• Contractors and subcontractors are required to pay fringe benefits for all DBRA covered work in the workweek. Unlike SCA, fringe benefits for DBA must be paid for both straight time and overtime hours. However, fringe benefit payments are not included in the basic/regular rate of pay for CWHSSA overtime purposes. See FOH 15k06.
  • A contractor may take credit for contributions for any bona fide fringe benefits regardless of whether the particular benefit is listed on the applicable wage determination.
  • The contractor is under no obligation to obtain the employee’s concurrence before contributing to the fringe benefit plan on his or her behalf.
  • Fringe benefits must be bona fide. There is no difficulty in determining whether a particular fringe benefit is bona fide in the ordinary case where the benefits are those common to the construction industry and which are paid directly to the employees in cash or into a fund, plan or program. An example of the latter would be the types of benefits listed in the act itself which are funded under a trust or insurance program. Contractors may take credit for contributions made under such conventional plans without requesting the approval of DOL under 29 CFR 5.5(a)(1)(iv).
  • Where a particular fringe benefit or benefit plan is not of the conventional type described in the preceding paragraph (g), it will be necessary for the NO to examine the facts and circumstances involved to determine whether the fringe benefit or the plan is bona fide in accordance with the requirements of the act. This is particularly true with respect to unfunded plans, which are discussed in 29 CFR 5.28. Contractors or subcontractors seeking credit under the act for costs incurred for such plans must request specific permission from the WHD under 29 CFR 5.5(a)(1)(iv).

A contractor may not take credit for any benefit required by law, such as social security contributions or workers compensation.

15f12 Computing hourly fringe benefit equivalents.

  • In determining cash equivalent credit for fringe benefit payments, the period of time to be used is the period covered by the contribution. For example, if an employer contributes to a hospitalization plan on a weekly basis, the total hours worked (DBRA covered and non-covered) each week by each employee should be divided into the contribution made by the employer on behalf of each employee to determine the hourly cash equivalent for which the employer is entitled to take credit for each employee. If contributions are made biweekly, cash equivalents would be computed bi-weekly. If contributions are made quarterly, cash equivalents would be computed quarterly, etc.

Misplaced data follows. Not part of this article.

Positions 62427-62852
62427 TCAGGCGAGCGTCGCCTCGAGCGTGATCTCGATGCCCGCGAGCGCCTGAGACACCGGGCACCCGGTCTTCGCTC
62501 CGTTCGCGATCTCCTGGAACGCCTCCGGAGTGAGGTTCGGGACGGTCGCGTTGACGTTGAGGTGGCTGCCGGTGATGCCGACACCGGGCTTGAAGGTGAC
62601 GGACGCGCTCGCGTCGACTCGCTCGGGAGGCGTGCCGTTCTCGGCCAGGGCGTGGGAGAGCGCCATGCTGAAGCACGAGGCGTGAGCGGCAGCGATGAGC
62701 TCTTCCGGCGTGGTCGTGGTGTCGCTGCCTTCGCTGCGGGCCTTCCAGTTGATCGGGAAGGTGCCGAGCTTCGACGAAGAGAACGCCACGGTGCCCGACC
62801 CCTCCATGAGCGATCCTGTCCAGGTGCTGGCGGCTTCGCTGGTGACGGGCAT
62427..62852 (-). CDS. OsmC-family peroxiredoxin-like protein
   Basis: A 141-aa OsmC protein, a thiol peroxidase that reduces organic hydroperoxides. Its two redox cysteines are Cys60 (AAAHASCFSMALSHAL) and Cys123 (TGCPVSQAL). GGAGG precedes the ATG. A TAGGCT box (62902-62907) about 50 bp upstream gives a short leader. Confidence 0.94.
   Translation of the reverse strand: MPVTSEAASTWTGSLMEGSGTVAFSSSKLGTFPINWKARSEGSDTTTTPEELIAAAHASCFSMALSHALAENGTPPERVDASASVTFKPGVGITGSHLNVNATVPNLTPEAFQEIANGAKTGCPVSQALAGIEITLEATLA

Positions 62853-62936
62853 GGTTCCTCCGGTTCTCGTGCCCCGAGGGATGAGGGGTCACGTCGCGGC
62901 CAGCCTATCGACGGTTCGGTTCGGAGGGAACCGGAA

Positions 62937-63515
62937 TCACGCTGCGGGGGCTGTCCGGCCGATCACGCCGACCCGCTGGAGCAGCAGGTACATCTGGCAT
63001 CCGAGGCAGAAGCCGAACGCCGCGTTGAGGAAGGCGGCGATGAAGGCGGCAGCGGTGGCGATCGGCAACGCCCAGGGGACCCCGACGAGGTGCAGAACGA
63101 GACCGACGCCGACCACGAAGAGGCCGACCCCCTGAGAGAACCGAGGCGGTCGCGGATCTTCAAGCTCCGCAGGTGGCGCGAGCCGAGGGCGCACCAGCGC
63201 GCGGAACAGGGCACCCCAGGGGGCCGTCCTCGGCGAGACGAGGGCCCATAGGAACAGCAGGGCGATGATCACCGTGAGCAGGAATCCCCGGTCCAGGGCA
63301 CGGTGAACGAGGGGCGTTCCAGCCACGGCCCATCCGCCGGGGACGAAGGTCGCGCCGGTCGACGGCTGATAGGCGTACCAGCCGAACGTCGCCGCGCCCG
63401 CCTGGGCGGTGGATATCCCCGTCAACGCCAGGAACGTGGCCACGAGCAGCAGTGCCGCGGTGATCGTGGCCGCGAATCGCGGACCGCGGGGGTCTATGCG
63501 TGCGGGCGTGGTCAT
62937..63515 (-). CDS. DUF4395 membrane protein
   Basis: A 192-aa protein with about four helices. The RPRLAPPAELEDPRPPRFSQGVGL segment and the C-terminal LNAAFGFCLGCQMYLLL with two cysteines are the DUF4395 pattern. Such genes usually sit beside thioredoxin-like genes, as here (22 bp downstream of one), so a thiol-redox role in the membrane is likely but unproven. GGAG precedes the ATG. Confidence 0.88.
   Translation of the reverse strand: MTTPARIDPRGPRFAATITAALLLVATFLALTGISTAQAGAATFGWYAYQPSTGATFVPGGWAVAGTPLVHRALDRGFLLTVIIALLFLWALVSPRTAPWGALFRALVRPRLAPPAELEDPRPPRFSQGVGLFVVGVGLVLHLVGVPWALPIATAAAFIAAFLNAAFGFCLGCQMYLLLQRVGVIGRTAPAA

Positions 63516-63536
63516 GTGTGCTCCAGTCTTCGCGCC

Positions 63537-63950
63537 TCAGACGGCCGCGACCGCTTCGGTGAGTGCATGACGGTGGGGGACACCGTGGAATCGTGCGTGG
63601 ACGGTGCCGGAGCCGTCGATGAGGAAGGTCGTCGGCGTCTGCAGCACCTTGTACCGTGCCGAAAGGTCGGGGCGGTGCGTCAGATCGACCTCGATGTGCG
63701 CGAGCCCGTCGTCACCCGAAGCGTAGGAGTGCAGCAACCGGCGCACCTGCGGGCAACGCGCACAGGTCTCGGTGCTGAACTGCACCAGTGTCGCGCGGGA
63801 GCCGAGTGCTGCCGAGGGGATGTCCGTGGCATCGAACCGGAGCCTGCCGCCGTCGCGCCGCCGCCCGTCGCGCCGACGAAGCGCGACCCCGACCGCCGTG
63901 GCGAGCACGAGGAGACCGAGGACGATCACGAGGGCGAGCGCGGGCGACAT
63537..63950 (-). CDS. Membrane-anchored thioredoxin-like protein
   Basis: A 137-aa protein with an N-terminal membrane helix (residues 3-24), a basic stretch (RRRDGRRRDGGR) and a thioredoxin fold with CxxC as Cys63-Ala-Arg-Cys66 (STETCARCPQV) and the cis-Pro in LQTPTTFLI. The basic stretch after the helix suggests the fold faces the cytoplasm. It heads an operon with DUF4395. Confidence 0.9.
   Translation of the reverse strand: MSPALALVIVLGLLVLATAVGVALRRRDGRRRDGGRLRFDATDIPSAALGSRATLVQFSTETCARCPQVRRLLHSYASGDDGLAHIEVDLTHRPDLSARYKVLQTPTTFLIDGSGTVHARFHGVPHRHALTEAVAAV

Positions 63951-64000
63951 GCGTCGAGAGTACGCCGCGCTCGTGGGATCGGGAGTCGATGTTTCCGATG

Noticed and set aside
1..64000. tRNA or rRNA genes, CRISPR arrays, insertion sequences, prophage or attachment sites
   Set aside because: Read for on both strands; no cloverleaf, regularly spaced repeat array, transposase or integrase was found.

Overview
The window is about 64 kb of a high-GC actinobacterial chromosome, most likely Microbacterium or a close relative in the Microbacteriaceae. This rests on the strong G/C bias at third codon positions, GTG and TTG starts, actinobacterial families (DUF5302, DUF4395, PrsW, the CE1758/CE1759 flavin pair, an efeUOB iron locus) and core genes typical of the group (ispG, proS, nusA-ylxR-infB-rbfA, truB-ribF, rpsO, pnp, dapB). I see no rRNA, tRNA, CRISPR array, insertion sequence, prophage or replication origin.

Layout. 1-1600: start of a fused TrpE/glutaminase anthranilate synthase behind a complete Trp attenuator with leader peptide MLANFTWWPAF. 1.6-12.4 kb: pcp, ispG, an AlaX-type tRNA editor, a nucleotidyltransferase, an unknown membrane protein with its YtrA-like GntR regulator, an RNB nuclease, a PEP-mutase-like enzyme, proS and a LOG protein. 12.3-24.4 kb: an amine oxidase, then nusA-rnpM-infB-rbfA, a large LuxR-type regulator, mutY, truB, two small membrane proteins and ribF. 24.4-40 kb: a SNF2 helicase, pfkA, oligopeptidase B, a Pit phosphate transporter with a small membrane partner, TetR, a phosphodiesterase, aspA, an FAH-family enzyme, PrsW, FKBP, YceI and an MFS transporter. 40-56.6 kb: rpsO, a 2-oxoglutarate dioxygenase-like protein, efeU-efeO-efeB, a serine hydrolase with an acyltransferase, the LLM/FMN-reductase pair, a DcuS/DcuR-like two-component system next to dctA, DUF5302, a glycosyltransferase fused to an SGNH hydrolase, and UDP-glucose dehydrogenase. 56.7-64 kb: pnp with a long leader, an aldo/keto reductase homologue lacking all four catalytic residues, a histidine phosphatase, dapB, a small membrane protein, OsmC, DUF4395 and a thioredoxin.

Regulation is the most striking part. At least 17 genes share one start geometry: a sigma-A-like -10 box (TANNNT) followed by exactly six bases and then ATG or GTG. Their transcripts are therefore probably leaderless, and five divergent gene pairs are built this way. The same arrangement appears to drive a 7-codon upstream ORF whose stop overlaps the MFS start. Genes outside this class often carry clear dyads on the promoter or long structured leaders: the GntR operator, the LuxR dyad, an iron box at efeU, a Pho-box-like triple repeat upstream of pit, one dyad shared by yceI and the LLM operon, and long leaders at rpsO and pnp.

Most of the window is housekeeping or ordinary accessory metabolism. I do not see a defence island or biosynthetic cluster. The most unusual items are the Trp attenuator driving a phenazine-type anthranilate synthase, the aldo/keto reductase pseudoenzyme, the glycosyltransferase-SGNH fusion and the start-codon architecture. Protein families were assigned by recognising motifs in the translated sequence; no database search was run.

• On occasion, a contractor or subcontractor may offset the annual cost of a particular fringe benefit by converting such costs to an hourly cash equivalent. For example, the hourly cash equivalent may be determined by dividing the cost of the fringe benefit by the total number of working hours (DBRA and non-covered) to which the cost is attributable. Total hours worked by employees must be used as a divisor to determine the rate of contribution per hour, since employees may work on both DBRA and non-government work during the year and employers are prohibited from using contributions made for nongovernment work to discharge or offset their obligations on DBRA work (see FOH 15f11(b)). Note: however, that if the amount of contribution varies per employee, credit must be determined separately for the amount contributed on behalf of each employee (see FOH 15f11(c)).
  • To illustrate the principles set out in (b), assume that the annual cost of a pension program is $15,000. The total actual working hours (DBRA and nongovernment) are 15,000. Thus $15,000 / 15,000 hours = $1.00 per hour cash equivalent. Since construction workers often do not work a full year (2,080 hours), where the contractor makes annual payments in advance to cover the coming year and actual hours worked will not be determinable until the close of that year, the total hours worked by the DBRA-covered laborers, mechanics and apprentices, if any, for the preceding calendar year (or plan year), will be considered as representative of a normal work year for purposes of the above formula. Similarly, where the contractor pays monthly health insurance premiums in advance on a lump sum basis, the total actual hours worked in the previous month or in the same month in the previous year may be use to determine (i.e., estimate) the hourly equivalent credit per employee during the current month. Any representative period may be utilized in such cases, provided that the period selected is reasonable. Where the cost incurred included contributions for employees other than covered laborers, mechanics, and apprentices, the hours of such non-covered employees must be included in the computation of the hourly cash equivalent or the contributions for such employees must be eliminated prior to determining the cash equivalent for covered employees.